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Right of Withdrawal: Services and Digital Content Checklist

If you are an e-commerce business selling services or digital content online to EU consumers do your customers enjoy a right of withdrawal?

  Well yes. Customers who are consumers resident in the EU have the right to withdraw from a contract for services and digital content purchased online. This also is the case for goods (read the full article here). This means a consumer in the EU may change their mind for any reason and receive a full refund except in some specific cases.

 So, what is a consumer and digital content?

  • A consumer means a natural person who is acting outside of an economic activity, i.e. they are not performing a business, trade, or professional activity.
  • Digital content means data which is produced and supplied in a digital form including computer programs, games, music, video, or text and it is not provided in a physical form e.g. on a disk or memory stick. If digital content is supplied in a physical form, then it is treated as goods.

 Not all services are eligible for the right of withdrawal. Excluded from the right of withdrawal are financial services, passenger transport, transport of goods, car rental, package travel, time-share holidays, social services, health-care, and gambling. As well reservations for hotels, sporting, cultural and other events where capacity is reserved for the consumer and in which the seller may subsequently find difficult to fill if the consumer would cancel, are excluded.

 To withdraw from the contract the consumer must inform the seller within 14 days from the effective date of the contract for the services or the digital content. No particular form of notification is needed as long as it is a clear statement that the consumer wishes to withdraw. However, it is recommended to put this in writing so that the consumer has a record, as the burden of proof is on the consumer to show they have exercised their right to withdraw.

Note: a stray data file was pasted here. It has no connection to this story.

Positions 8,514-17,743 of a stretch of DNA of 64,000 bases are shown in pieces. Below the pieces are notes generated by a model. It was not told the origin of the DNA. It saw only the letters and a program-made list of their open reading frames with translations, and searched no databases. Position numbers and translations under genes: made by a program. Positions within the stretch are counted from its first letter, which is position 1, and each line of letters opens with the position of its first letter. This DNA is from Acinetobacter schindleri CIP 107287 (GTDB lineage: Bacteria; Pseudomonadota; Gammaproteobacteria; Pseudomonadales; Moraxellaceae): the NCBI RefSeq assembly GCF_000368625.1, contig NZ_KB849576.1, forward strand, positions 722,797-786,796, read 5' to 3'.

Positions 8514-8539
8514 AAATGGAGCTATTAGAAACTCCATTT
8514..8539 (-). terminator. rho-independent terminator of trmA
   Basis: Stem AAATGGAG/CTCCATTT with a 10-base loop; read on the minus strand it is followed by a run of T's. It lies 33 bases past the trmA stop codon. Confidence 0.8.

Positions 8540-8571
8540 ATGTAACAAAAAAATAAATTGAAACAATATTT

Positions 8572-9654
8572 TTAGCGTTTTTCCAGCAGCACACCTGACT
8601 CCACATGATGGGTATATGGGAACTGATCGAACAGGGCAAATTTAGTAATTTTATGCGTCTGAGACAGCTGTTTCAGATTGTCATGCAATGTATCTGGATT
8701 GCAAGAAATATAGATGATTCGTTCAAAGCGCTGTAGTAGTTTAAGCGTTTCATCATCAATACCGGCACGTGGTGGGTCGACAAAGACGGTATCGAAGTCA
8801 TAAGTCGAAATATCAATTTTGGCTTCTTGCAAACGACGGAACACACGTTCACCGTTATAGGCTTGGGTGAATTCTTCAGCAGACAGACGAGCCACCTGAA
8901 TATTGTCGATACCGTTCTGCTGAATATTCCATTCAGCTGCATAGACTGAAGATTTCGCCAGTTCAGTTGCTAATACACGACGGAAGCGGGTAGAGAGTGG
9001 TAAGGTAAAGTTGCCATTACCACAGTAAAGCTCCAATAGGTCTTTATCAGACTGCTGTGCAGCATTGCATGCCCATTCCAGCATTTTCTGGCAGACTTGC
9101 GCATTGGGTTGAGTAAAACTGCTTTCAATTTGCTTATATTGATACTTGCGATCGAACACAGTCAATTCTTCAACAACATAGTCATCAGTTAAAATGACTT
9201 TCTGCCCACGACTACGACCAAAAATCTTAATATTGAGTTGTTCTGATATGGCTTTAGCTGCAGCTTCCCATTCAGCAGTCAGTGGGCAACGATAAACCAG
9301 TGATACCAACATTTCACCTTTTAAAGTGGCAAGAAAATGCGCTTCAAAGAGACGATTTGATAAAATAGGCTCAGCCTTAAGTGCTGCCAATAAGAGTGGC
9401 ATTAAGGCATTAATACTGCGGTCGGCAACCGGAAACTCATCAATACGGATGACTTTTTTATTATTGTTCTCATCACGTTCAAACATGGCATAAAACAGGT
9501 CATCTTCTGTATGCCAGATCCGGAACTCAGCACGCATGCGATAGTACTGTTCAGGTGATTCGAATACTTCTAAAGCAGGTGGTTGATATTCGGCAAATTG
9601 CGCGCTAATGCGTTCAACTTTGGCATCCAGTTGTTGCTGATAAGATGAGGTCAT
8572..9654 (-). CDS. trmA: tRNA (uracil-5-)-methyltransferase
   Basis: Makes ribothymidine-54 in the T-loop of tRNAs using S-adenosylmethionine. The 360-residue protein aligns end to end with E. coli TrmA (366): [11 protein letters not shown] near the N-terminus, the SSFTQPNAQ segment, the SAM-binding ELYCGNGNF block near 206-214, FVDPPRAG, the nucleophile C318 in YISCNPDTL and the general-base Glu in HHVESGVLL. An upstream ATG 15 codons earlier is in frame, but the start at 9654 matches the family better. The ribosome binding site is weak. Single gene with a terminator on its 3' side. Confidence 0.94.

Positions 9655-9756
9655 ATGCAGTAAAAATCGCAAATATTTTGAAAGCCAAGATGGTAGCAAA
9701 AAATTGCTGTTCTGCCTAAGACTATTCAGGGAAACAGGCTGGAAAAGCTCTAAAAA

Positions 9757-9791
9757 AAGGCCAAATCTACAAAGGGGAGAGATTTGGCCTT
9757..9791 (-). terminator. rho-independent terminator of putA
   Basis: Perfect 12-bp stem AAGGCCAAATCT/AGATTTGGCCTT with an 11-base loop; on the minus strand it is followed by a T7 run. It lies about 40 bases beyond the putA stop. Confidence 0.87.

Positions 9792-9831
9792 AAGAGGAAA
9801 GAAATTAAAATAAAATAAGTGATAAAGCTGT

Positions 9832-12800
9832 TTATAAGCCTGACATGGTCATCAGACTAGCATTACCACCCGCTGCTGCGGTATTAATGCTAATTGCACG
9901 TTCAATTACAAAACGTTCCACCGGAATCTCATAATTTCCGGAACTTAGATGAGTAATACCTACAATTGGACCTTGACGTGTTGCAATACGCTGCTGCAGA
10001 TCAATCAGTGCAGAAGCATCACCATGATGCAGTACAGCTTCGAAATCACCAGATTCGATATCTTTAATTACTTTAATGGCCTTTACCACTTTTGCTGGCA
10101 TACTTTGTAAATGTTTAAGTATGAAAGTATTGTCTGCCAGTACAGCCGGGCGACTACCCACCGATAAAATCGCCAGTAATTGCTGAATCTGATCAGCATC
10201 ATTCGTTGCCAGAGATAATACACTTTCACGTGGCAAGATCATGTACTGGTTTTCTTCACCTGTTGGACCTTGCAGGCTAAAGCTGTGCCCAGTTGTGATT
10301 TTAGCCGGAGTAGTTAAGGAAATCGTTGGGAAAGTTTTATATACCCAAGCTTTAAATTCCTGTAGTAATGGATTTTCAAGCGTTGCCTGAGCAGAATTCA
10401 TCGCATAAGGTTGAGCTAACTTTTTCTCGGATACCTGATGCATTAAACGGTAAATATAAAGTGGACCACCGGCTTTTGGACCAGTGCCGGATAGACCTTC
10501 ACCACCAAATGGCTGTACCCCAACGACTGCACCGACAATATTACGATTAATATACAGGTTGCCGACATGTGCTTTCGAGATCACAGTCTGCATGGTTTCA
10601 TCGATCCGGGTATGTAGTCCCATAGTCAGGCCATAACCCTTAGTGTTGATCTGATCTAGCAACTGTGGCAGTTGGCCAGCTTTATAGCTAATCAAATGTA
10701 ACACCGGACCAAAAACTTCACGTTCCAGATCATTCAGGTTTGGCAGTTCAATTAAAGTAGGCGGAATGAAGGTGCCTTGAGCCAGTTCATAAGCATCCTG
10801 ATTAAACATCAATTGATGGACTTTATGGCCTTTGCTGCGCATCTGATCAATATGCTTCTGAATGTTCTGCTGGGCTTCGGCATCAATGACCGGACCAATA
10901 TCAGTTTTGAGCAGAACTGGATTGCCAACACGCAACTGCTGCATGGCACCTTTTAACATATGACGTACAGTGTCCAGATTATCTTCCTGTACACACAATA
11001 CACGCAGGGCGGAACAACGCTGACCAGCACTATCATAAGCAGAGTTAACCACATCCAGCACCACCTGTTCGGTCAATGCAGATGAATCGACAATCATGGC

If the consumer starts using the services or digital content prior to the end of the withdrawal period they still retain their right to withdraw however the seller may deduct a proportionate amount for their use based on the total price. However:

  • This does not apply for services where the service has been fully performed with the consumer’s prior agreement and the consumer acknowledged that if this occurred they would lose their right to withdraw.
  • This does not apply for digital content, where the performance or access to the digital content has begun with the consumer’s prior consent and the consumer acknowledged that in doing so, they would lose their right of withdrawal.

The above requires careful drafting in the e-commerce business’s terms and conditions and structuring in the acceptance process so that the 2 step requirement of prior agreement and acknowledgment that the right of withdrawal will not apply, is complied with.

 Except as described above, the seller must reimburse all amounts paid for the services or digital content within 14 days of being informed that the consumer is withdrawing from the contract.

 It is very important that the seller informs its consumers about their right of withdrawal, for instance on their website or in their returns policy, because if they don’t:

  • The period to exercise their right of withdrawal is potentially extended for an additional 12 months (on top of the original 14 day period). However, if the seller subsequently provides the information about the right of withdrawal then the period to withdraw is just until extended until 14 days after providing this.
  • The seller cannot make deductions for use of the services and digital content during the withdrawal period if the seller has not told the consumer about their right of withdrawal.
Kelly Logan

Founder and Managing Partner

kelly.logan@loganpartners.com

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